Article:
Prelims level : Constitutional Bodies, Regulatory Bodies. Mains level : GS-III Food Processing and related industries in India - Scope and Significance, Location, Upstream and Downstream Requirements, Supply Chain Management.
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Why in News?

  • Food Safety and Standards Authority of India (FSSAI) on enforcement of norms has released a data has noted that 3.7% of the samples collected and analysed were found unsafe, 15.8% sub-standard and 9% samples had Labelling Defects.

About FSSAI:

  • Food Safety and Standards Authority of India (FSSAI) is an autonomous statutory body established under the Food Safety and Standards Act, 2006 (FSS Act).
  • Ministry of Health & Family Welfare, Government of India is the administrative Ministry of FSSAI.
  • The FSSAI comprises of a Chairperson and Twenty Two members out of which one – third are to be women.
  • The Chairperson of FSSAI is appointed by the Central Government.

Functions of FSSAI:

  • Framing of regulations to lay down the standards and guidelines of food safety.
  • Granting FSSAI food safety license and certification for food businesses.
  • Laying down procedure and guidelines for laboratories in food businesses.
  • To provide suggestions to the government in framing the policies.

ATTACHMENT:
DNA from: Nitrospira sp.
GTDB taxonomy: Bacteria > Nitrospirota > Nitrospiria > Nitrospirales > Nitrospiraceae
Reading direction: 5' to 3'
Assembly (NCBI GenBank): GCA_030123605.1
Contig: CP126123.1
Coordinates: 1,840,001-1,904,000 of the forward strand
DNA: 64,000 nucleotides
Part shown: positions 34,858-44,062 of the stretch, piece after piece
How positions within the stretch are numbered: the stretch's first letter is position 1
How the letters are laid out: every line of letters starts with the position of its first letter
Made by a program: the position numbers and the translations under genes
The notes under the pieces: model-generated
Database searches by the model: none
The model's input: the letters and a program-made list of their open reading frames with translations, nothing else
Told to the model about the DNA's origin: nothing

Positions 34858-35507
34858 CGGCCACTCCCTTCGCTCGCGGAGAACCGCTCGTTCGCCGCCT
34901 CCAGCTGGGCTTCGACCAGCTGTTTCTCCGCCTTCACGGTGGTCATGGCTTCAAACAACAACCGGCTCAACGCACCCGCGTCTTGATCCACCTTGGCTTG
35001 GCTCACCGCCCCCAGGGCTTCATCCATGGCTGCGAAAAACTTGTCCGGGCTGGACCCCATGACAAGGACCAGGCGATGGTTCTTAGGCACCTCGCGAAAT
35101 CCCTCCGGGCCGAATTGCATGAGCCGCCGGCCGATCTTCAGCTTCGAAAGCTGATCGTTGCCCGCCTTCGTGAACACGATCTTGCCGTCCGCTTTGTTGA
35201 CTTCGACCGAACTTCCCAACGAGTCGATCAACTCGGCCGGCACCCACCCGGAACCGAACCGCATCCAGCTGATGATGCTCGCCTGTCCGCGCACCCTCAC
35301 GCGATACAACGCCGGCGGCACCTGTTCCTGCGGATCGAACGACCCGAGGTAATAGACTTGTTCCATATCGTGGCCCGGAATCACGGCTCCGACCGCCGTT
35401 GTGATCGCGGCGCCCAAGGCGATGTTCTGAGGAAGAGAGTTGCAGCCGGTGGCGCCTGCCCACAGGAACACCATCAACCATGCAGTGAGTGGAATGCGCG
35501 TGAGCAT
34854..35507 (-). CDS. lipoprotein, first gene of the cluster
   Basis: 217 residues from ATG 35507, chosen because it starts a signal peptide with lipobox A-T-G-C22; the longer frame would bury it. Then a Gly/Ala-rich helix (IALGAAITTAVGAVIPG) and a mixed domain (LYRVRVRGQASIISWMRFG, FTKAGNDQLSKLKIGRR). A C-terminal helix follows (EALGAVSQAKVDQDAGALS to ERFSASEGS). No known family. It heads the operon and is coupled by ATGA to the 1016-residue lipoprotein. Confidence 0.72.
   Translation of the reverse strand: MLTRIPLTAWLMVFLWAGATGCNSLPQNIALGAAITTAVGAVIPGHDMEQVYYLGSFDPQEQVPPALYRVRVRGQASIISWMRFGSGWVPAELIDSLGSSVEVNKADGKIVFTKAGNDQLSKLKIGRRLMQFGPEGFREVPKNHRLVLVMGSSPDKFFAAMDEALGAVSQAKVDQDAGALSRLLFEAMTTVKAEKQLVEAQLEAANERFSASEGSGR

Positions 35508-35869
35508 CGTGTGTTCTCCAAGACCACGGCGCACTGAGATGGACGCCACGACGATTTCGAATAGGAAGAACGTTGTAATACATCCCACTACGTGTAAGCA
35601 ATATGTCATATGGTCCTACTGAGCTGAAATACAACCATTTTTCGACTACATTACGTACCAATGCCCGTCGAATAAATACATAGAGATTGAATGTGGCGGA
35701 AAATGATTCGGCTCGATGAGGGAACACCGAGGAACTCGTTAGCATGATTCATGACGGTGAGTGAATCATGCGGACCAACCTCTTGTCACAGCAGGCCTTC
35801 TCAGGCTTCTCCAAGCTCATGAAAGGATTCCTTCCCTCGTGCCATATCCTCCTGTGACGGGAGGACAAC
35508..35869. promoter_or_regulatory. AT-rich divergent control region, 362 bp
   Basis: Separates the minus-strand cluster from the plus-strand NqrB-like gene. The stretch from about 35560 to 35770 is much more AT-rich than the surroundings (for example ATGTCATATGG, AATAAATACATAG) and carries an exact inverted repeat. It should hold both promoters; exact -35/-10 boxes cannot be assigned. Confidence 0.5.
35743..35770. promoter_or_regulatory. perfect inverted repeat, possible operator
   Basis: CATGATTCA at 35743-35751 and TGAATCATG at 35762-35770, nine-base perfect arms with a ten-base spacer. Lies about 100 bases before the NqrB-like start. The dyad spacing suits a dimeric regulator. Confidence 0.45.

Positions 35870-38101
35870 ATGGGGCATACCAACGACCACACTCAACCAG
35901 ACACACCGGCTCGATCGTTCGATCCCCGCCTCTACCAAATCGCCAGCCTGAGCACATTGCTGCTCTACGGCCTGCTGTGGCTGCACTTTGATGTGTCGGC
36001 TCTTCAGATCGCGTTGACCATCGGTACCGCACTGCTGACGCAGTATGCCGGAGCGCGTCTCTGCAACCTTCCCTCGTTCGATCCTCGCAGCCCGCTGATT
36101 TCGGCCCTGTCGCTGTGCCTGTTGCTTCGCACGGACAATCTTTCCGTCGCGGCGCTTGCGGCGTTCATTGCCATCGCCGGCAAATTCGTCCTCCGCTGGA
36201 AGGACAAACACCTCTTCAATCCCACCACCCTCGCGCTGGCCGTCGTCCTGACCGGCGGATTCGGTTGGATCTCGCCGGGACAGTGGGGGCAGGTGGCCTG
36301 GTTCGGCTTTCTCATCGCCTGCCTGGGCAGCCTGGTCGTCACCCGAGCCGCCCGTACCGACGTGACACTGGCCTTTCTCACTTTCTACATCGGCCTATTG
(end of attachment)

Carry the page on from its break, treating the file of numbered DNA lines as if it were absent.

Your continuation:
• To collect data regarding contaminants in foods products, identification of emerging risks and introduction of rapid alert system.
  • Creating an information network across the country about food safety.
  • Promote general awareness about food safety and food standards.

Significance of the Report:

  • Releasing the data for 2018-19 where 1, 06,459 samples were analysed, this was the first year the data had been compiled for unsafe, substandard and labelling defects separately.
  • This would help authorities take precise corrective and preventive action.
  • While there should be zero tolerance to unsafe food, sub-standard and labelling defects require greater efforts on capacity building of the businesses and standards as well as labelling requirements.

Key Findings of Report:

  • There has been a 7% increase in the number of samples analysed during 2018-19 compared to 2017-18.
  • Compared to the previous year, 25% more samples were found non-conforming. This shows that there has been better targeting of enforcement efforts by States/UTs.
  • There has been a 36% increase in civil cases launched and a 67% increase in the number of cases where penalties were imposed.
  • The amount of penalty — ₹58 crore— imposed has increased by 23% during 2018-19 compared to the previous year.
  • There has been 86% increase in criminal cases launched. Since the conclusion of criminal cases takes time, 5,198 cases were concluded during 2017-18 that included a backlog of previous years.
  • During the year there have been 701 convictions in criminal cases so far.

Best and Worst Performers:

  • Ten States/UTs that have performed well include Uttar Pradesh, Gujarat, Kerala, Madhya Pradesh, Punjab, Tamil Nadu, Bihar, Jammu & Kashmir, Delhi and Chandigarh.
  • Ten States that have performed poorly include Chhattisgarh, Himachal Pradesh, Karnataka, Assam, Jharkhand, Odisha, Rajasthan, West Bengal, Telangana, and Uttarakhand.
  • Many of the poorly performing States have not been able to put in place full-time officers and do not have proper testing laboratories despite the food safety law coming into force over a decade ago.
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